…I thought I’d start writing a blog!
Now into our sixth week of lockdown, Covid-19 has pretty much confined us to our homes and, if you’re fortunate enough to have one, our gardens. We have all had to find new ways of working, playing, socialising, and generally occupying ourselves while we work collectively to stop this virus in its tracks.
For me, it escalated quickly. I went from teaching a pretty normal Monday morning class, where there was a sense of mild concern, to that same evening, when it became a major concern. We were being advised to practice ‘social distancing’, and that evening I had students cancelling their classes for the rest of that week (it’s rather difficult to be socially distant in my little studio!) and I was becoming somewhat panicked as to how my little business was to survive a global pandemic!
I’d already had the idle thought at the back of my mind that I could possibly teach online if I absolutely had to – but I didn’t expect the though to become a reality. So, I took a deep yogic breath and started to research various platforms to facilitate online yoga classes. I’m not the most technical of people, and the plethora of possible platforms was rather daunting. Then I saw on Facebook a dear friend of mine from my belly dancing days (also having to make rapid adjustments) had just taught a trial class on Zoom. I called her the next day, which was Tuesday, and thoroughly picked her brains (thanks Anna!), and decided that this was the way to go, and within a couple of hours, I had my first trial class set up with some willing students to try it out! I had my Ipad balanced on top of a pile of blocks and several lamps from around the house to provide enough lighting – of course, my students could see none of that as I stood nervously in my little studio, devoid of any other people other than those on the screen, and taught my first online class. It was weird.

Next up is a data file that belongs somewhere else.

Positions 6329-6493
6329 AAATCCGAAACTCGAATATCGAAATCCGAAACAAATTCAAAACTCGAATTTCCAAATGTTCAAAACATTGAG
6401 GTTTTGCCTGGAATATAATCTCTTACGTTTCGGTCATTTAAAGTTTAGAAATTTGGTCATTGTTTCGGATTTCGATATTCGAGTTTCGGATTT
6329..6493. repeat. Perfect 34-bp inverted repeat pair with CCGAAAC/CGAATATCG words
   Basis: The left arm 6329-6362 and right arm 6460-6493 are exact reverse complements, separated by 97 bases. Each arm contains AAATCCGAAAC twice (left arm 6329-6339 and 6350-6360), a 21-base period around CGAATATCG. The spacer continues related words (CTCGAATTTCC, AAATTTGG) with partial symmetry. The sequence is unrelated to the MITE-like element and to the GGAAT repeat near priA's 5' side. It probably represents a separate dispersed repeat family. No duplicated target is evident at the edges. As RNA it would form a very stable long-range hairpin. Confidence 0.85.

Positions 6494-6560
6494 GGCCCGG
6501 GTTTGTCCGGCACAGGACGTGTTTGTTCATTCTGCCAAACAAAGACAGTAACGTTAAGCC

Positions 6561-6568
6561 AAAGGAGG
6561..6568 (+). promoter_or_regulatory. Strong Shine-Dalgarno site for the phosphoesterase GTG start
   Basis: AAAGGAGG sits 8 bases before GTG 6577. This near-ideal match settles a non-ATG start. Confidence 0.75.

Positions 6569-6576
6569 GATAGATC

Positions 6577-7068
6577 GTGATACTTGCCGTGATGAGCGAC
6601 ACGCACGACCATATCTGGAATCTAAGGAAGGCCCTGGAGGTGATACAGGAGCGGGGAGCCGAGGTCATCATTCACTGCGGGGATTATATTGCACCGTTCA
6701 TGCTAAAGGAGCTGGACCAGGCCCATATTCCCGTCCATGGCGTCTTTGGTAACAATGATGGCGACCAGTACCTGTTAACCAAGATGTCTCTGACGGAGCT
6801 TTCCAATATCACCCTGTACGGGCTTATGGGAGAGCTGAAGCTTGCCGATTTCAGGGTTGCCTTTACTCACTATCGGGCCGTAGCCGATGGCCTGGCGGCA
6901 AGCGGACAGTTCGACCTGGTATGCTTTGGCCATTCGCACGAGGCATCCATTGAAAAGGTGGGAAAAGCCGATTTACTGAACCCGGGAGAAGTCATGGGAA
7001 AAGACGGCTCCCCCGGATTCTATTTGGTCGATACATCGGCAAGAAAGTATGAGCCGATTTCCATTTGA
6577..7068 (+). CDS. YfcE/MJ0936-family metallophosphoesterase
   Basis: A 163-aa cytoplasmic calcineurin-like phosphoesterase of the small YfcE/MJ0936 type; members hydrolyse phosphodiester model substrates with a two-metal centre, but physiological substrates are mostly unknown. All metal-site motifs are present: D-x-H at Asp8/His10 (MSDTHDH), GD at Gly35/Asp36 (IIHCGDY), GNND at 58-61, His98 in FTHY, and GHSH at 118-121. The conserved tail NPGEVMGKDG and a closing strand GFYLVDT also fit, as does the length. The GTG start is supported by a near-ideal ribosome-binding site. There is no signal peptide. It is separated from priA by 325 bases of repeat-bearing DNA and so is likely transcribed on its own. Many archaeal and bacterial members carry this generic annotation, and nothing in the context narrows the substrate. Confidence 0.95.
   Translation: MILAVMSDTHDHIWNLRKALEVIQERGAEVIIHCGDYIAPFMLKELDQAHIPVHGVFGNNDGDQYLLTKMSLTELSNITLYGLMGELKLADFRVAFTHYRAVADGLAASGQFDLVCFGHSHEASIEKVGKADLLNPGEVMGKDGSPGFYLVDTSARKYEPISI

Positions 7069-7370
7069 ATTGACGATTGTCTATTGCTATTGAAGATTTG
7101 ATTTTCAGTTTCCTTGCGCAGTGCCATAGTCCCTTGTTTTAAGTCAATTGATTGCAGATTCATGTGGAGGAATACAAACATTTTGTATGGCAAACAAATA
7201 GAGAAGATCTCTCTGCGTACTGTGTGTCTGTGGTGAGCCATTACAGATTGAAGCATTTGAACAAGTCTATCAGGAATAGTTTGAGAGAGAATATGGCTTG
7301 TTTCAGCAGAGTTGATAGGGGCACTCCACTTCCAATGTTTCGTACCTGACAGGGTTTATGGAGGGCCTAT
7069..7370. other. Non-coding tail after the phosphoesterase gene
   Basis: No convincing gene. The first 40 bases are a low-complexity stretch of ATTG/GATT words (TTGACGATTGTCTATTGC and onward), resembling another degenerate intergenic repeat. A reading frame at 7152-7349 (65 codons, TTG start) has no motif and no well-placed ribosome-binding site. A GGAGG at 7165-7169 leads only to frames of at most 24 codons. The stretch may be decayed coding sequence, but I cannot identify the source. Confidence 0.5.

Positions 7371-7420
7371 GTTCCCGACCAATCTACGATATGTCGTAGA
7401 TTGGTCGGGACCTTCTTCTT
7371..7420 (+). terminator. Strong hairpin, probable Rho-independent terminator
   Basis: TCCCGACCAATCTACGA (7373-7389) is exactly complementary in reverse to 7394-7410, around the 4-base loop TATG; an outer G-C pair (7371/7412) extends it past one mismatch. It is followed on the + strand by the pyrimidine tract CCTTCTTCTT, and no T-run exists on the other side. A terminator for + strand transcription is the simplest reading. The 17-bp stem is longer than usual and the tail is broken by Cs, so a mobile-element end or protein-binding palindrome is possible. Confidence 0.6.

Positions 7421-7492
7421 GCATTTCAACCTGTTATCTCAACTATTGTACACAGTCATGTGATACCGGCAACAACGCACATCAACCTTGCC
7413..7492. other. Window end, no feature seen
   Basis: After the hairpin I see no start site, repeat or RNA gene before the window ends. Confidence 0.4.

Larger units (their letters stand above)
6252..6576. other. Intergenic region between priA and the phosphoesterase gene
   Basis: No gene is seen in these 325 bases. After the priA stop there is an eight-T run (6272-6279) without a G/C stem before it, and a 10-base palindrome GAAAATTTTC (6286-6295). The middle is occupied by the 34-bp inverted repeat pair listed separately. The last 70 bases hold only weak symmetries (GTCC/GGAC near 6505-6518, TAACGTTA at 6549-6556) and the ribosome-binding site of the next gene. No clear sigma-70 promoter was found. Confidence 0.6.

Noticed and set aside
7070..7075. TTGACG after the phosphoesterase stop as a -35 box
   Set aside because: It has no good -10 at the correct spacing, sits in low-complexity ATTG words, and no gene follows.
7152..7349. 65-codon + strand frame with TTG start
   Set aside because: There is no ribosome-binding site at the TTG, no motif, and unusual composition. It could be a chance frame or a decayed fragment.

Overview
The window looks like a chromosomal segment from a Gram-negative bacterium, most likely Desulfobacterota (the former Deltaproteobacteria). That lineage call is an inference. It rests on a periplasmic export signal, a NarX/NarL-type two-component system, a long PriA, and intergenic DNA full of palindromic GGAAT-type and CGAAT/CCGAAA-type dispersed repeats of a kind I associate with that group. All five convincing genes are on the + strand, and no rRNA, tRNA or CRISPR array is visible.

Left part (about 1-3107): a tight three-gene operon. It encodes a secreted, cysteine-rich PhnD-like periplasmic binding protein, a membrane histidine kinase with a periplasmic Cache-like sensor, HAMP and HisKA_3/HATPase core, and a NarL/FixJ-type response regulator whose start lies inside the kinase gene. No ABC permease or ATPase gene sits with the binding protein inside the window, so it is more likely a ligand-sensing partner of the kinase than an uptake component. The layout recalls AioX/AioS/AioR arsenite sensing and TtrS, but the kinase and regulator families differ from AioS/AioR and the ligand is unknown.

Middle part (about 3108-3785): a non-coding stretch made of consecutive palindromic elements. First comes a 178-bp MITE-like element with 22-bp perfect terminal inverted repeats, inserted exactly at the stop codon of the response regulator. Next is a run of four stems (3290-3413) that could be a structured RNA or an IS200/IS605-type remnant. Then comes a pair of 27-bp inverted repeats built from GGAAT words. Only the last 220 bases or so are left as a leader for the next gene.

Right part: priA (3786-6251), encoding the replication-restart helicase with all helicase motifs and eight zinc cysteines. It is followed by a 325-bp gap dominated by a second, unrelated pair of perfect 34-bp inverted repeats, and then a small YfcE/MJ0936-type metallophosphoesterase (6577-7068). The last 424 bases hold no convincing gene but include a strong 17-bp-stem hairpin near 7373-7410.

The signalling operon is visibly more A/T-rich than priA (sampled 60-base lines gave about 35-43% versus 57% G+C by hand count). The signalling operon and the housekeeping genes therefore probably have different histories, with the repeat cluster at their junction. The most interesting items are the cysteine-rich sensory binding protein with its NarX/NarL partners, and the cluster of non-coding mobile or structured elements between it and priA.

There was much adjusting of devices (at both ends) to get the view just right – for me this involved adding or taking away blocks and a lot of moving around to ensure everyone could see as much of me as possible. And there was a feeling of shock at how quickly this had all come about, and some relief that at least we could still have classes. At that time, we didn’t know how it would all develop and what was to come.
At the end, we said our goodbyes – we missed our customary hugs – and agreed that Zoom had worked well and agreed that it was better than nothing. I gathered my iPad, switch off the lights, went upstairs…and cried ed. The tears were partly a result of the stress of the previous 24 hours, of having to very rapidly go from teaching in my little studio to teaching online; they were also partly the realization of this new reality which had suddenly hit me – I felt genuinely sad at the prospect of not having the physical presence of my lovely students in my studio. And I had no idea how long we would be in this space…
A week later we were in lockdown, a position we remain in today. But during these few weeks, I’ve gone from online class novice to semi-pro! Gone is the pile of blocks, and in their place are two fancy tripods with in-built lights, and my devices are hooked up to a large smart TV, so I can see my lovely students clearly. I’m now used to seeing everyone on screen, and I think they are used to their classes being delivered into their homes (seeing everyone in their home environments still seems weird!). No longer do I feel sad and emotional; instead I feel lucky and grateful that pretty much every single one of my students have come on board with the technology. I feel blessed that they continue to enjoy their yoga classes and support my little business. Being able to continue to teach is keeping me sane in a very weird time. I hope that, in a small way at least, I’m helping to keep my students sane too.
And Zoom has become a big part of my life now, as it has for so many around the world! How grateful I am for it! My husband uses it to see his psychotherapy clients (he’s busier than ever!), my nine year old daughter uses it to talk to her friends and have parties with her uncle and aunts. I wonder if it will feel weird to stop using Zoom (or any other similar platform) and to start actually physically interacting with each other again? A subject for another day…
Before I go, I want to thank each and every one of my students for their love and commitment, and for continuing to support Saraha Yoga. I love you all!